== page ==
It was time to learn about the technicalities of buying a classic car. I checked the Maryland Vehicle Authority pages and the online sites for antique car insurance. I was determined to stay within a specific budget. I talked with Tom and we agreed on a price on my return trip. It was time to get the GT Hawk to Rockville and get it registered. I decided which was the best classic car insurance to buy. The staff at the MVA was very helpful and interested in learning about the car. A classic car registration must have been a nice change from the routine. The next step was to join the Studebaker Drivers Club and the Potomac Chapter. A month had passed – it was June 2013 and time for fun.
I started searching the Internet for basic information. I learned that today’s gasoline might be harmful to the GT Hawk’s engine because it is composed of 10% ethanol. I bought two containers of a lead additive to use with each fill up. However, I read some things that changed my mind about using lead in my 289 cubic inch engine. Maryland Public Television personality and mechanic Pat Goss says that there is little cause for concern about using today’s gasoline. He wrote, “… along with the changes in fuels, the myths abound; the internet is full of these dire warnings about what’s going to happen to our older, collectible and classic automobiles if we put E10 in them. Well, they talk about engine failures and all sorts of things like that. Isn’t going to happen folks; yes, there may be some minor problems but they’re easily corrected.” (https://www.motorweek.org/features/goss_garage/ethanol_classic_cars) Goss recommended replacing hoses and other engine parts with modern components as the old ones deteriorated; that would keep ours engine going. Some of my new car guy friends also said not to be concerned with using today’s fuel.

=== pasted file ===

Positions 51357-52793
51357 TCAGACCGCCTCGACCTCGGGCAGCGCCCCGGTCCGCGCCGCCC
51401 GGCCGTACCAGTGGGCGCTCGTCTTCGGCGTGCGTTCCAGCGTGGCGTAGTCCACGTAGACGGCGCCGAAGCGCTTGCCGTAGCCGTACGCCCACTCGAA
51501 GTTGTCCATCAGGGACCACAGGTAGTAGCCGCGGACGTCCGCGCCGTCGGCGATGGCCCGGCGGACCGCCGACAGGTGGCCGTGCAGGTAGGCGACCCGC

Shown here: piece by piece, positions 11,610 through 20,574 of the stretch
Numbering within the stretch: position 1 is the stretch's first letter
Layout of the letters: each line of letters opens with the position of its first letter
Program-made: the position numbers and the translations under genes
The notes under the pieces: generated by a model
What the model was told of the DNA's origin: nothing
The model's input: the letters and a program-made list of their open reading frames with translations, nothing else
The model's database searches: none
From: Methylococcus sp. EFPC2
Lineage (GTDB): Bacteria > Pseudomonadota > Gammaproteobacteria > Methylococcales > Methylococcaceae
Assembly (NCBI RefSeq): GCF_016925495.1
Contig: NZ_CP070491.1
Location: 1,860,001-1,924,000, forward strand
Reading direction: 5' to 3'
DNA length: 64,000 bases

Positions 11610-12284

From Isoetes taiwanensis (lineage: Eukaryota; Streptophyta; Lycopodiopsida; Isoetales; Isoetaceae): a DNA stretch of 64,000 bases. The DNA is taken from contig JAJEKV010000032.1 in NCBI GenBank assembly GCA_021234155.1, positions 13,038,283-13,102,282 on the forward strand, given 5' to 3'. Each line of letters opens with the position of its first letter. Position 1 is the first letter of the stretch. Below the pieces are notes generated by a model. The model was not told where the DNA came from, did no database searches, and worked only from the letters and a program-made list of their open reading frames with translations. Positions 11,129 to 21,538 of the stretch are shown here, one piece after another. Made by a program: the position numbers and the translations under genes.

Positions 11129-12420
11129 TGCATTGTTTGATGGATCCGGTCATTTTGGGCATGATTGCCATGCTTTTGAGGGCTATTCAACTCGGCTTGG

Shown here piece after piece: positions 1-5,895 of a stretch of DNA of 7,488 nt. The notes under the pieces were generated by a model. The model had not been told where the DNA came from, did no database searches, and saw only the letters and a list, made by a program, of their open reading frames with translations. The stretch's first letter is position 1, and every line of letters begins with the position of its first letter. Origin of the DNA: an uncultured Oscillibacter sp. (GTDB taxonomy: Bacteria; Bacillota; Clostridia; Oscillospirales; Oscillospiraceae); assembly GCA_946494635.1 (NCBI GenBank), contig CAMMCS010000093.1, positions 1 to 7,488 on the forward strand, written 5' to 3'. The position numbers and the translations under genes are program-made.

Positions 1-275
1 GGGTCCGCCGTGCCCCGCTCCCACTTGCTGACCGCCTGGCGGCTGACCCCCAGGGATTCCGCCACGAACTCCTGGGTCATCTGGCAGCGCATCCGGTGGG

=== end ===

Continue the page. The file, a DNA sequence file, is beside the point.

I was fortunate regarding the routine maintenance of the GT Hawk. Our mechanics Shawn and Moe at A+ Auto Services work on classic cars and were of the opinion that they could fix most anything if I could supply the parts. They have helped stem some of the oil leaks by locating the source and using replacement parts I brought to their shop. I realize that if I want to get the engine and drive train in first class condition, I have to locate a Studebaker specialist who knows the peculiarities of all things Studebaker. That brings me to another guide I had during the hunting process.
Another friend, Paul, educated me regarding choosing the right car and the value of attending car shows especially the ones in Carlisle, Pennsylvania. Paul met a Studebaker specialist while at a Carlisle show – Ross Miller of Speedwell garage in Parkton, Maryland. I plan to see if he can do an engine analysis.